• Occasionally I forget, Prospero, that you are the expert here, on aging, given that you are now into your fourth century. It must be your ebulliency that does it.

          Selenology…now there is something I know practically nothing about. Otherwise, how could I refer to the moon as a holy wafer? Holy wafers, on the other hand, I do know something about, and all the transubstantial ways in which they are nothing like, say, Necco wafers.
          For opalescence, you only have to know one of the terms in a metaphor. Then, suddenly, the febrile mind jumps across the chasm of unknowing and lands on the moon. It is an exercise as mysterious and surprising to the jumper as to the jumpee.

          • Being an expert in Lacanian psychoanalytic theory, I surmise that your unconscious want of opalescent Necco wafers is impeding your will to abandon all in favor of selenology. This is a difficult problem. In such cases, I recommend complete immersion in poetry. You may either read from the classics (anything past 1901 is strictly off limits) or, in moments of clarity, write your own, taking care to model your efforts after said classics.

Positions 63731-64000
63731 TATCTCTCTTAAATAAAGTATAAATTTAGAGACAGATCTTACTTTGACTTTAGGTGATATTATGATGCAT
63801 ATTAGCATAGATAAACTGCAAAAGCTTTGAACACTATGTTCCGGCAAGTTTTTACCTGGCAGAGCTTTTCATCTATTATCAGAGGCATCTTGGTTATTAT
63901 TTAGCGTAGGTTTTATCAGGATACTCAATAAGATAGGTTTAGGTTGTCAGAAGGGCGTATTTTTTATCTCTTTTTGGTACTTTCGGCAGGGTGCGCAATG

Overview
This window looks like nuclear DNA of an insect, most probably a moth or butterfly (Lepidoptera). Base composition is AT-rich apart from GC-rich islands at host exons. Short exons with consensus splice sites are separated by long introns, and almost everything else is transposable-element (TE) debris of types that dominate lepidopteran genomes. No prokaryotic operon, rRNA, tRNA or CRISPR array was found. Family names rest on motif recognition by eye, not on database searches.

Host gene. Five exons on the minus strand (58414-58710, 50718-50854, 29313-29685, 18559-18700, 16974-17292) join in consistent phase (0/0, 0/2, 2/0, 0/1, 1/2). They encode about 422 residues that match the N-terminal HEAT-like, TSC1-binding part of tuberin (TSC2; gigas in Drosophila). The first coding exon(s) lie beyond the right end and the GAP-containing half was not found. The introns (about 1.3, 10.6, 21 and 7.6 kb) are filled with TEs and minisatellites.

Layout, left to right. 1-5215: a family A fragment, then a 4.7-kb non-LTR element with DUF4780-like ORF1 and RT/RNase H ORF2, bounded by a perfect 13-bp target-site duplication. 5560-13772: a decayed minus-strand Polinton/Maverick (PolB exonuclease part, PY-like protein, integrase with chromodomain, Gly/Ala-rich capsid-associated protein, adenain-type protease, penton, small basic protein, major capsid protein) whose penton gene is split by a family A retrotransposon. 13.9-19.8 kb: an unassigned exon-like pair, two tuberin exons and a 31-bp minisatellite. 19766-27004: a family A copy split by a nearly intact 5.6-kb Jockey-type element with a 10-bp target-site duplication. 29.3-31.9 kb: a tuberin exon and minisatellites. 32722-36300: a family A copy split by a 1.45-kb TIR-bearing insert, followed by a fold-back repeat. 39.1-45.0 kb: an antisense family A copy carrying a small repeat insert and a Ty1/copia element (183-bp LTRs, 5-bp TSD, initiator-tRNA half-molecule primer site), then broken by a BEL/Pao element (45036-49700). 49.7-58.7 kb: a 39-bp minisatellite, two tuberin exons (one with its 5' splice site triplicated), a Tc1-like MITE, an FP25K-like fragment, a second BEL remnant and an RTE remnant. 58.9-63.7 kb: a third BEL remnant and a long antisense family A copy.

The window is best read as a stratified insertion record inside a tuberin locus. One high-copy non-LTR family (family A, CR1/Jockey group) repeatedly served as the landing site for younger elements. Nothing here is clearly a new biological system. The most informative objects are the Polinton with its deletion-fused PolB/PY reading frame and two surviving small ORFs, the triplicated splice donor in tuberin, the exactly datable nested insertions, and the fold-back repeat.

Incidentally, Necco wafers are generally considered to be health food since they are fat free. Unfortunately, they are not sugar free–and there’s the rub. But since the dogma of nutritional coaches is as spurious as that of psychoanalytic practitioners, I wouldn’t scratch these plenilune shaped beauties off my shopping list just yet.

            • I have almost never met anyone else who liked Necco wafers as much as I. I was early addicted to them—at an acquisitive age, probably because there were more of them in a package than all the other candies on offer at the saturday matinee movie. The art of consuming them was not to bite and chew, but to place one on the tongue and allow it to melt slowly on its own to a half-moon, maybe a crescent or two, and finally to pure sugary flavor. Lavender was my favorite among the many pastels.

              My enjoyment of them was curtailed somewhat when I realized all that savoring of sugar was not good for my teeth. That’s probably why I turned to poetry. And I am so glad total immersion is what you recommend, because I am already doing that. But now that I know you also approve of Necco wafers, I just might go and get me some. Heck, I won’t be needing my teeth much longer anyway.